Inhibiting Blood to Save the Brain

 

March 21, 2007  |  

UCSD researchers suppress relapsing paralysis in mouse model of Multiple Sclerosis

A fibrous protein called fibrinogen, found in circulating blood and

Fibrinogen (red) and activated microglia (green) in a brain lesion of an animal model of multiple sclerosis.
important in blood clotting, can promote multiple sclerosis (MS) when it leaks from the blood into the brain, triggering inflammation that leads to MS-related nerve damage. Researchers at the University of California, San Diego (UCSD) School of Medicine have identified a fibrin-derived peptide that inhibits this specific inflammation process in mouse models of MS, reducing MS symptoms.

 

“Current strategies to develop therapies to fight MS primarily target T cells,” said Katerina Akassoglou, Ph.D., assistant professor in UCSD’s Department of Pharmacology, whose study was published in the March 19 issue of Journal of Experimental Medicine.   “Blood proteins have been neglected as a therapeutic target, but this research shows that a blood clotting factor is an important player in MS.”  

MS is an inflammatory disease that affects the central nervous system, causing symptoms such as loss of balance and muscle coordination, and changes in cognitive function. The disease is marked by loss of myelin, a material that coats nerve fibers.  Past studies showed that the destruction of the myelin sheath is associated with the accumulation of fibrinogen deposits in the brain of human MS patients. In this study, Akassoglou and colleagues showed that fibrinogen is not merely associated with the damage in MS, but an active participant.  Fibrinogen activates macrophage cells in the brain called microglia, causing inflammation which damages myelin.

The scientists sought to design a therapeutic strategy that would block the damaging effects of fibrinogen without affecting its beneficial blood coagulation.  Studying a mouse model, the researchers identified a specific receptor called Mac-1 that is expressed by microglial cells and binds to fibrinogen.  Mice expressing a mutant form of fibrinogen that failed to bind Mac-1 had fewer inflammatory lesions and less severe MS symptoms.  Blocking the interaction between Mac-1 and fibrinogen after the first episode of paralysis using the fibrin peptide prevented subsequent relapses.  It also prevented further microglia activation and damage to myelin in the diseased mice, allowing them to survive with improved motor function.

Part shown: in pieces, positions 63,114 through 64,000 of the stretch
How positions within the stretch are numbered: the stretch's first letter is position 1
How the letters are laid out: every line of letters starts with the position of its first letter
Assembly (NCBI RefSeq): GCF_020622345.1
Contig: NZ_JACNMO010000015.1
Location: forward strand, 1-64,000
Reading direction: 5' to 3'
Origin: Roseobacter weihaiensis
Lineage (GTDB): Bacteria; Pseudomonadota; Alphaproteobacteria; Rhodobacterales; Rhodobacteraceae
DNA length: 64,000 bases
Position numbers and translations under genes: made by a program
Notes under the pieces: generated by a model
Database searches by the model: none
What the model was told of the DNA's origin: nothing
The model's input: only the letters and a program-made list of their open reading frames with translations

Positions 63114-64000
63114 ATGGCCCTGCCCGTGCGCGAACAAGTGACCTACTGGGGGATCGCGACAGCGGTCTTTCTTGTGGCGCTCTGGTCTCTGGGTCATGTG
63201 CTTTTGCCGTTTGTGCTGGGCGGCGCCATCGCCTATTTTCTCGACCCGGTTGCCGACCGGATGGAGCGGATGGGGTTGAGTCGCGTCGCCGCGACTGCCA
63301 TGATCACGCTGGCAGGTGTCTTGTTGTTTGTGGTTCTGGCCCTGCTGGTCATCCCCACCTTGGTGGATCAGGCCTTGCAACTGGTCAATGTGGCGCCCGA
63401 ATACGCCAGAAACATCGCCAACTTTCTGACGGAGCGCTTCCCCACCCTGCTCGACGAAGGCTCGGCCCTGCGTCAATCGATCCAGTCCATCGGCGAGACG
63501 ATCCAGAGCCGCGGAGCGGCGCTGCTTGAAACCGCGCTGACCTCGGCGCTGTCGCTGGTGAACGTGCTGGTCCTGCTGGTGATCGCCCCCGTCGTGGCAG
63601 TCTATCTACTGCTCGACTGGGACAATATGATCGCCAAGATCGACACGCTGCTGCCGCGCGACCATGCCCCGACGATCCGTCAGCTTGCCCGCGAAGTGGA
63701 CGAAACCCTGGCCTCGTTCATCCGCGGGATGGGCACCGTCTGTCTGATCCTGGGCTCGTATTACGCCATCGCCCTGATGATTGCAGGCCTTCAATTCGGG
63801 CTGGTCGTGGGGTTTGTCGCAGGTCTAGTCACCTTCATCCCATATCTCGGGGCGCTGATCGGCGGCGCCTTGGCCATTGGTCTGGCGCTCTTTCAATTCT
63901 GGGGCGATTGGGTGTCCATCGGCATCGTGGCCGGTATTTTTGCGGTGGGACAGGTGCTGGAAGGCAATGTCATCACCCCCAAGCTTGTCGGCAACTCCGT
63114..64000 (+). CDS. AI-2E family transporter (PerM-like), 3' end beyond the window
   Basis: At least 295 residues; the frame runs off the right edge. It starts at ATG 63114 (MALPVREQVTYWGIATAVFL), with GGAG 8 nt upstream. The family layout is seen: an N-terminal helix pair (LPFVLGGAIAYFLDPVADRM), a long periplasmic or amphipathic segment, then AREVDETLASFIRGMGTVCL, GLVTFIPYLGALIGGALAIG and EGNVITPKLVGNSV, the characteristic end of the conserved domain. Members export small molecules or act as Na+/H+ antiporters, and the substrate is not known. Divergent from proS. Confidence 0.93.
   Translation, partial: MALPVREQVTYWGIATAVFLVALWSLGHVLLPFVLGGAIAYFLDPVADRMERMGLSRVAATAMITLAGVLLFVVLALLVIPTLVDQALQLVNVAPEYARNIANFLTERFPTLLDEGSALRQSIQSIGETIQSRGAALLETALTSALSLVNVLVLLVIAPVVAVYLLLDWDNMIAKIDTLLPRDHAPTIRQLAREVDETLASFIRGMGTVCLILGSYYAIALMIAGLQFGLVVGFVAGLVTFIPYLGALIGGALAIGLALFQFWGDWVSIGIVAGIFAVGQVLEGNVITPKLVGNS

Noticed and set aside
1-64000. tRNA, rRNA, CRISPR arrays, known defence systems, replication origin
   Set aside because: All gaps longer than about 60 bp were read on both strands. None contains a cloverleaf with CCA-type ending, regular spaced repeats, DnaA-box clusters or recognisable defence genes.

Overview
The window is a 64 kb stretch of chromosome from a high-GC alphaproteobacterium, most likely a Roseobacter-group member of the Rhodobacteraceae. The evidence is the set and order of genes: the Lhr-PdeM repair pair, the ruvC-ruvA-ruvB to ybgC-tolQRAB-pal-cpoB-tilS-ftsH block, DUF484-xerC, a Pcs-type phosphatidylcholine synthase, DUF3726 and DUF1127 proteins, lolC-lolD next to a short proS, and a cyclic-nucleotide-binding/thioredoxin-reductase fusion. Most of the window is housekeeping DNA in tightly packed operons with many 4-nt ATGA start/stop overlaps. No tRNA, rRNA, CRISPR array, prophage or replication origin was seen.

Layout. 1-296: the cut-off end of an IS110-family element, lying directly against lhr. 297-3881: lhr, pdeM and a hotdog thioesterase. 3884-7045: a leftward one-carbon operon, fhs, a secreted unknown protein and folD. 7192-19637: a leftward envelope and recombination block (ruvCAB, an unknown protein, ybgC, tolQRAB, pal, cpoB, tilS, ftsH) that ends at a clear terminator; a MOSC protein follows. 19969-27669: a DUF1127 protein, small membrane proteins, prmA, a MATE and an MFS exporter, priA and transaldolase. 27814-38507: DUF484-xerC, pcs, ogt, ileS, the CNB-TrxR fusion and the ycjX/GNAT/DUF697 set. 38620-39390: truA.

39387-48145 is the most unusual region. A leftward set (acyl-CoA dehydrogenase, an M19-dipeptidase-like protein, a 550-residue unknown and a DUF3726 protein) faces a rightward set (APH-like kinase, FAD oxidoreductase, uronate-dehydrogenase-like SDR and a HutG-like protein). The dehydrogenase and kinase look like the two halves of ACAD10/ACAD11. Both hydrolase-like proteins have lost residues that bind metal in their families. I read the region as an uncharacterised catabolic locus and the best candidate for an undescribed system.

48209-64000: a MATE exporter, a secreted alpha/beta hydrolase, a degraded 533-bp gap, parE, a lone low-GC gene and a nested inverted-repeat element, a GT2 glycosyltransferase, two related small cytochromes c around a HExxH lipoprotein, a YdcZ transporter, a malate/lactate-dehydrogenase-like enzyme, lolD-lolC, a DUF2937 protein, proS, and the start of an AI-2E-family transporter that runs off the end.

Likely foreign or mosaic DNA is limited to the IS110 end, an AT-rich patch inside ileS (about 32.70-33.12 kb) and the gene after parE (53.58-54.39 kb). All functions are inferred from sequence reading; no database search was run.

“Importantly, this approach blocks fibrin’s interaction with microglia, but not with platelets, so clotting wouldn’t be impacted,” said Akassoglou, adding that this potential MS therapy might also have applications to other blood-brain barrier diseases where blood leakage and microglia activation is present such as spinal cord injury, Alzheimer’s disease or stroke.

Additional contributors to the paper include Ryan A. Adams, Shoana L. Sikorski and Tal Nuriel of UCSD’s Department of Pharmacology; Jan Bauer and Hans Lassmann, Center for Brain Research, Medical University of Vienna; and Matthew J. Flick and Jay L. Degen, Children’s Hospital Research Foundation and University of Cincinnati College of Medicine.

Funding for the study was provided in part by the National Institute for Neurological Disorders and Stroke, part of the National Institutes of Health, and by the National Multiple Sclerosis Society.

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Media Contact: Debra Kain, 619-543-6163, ddkain@ucsd.edu


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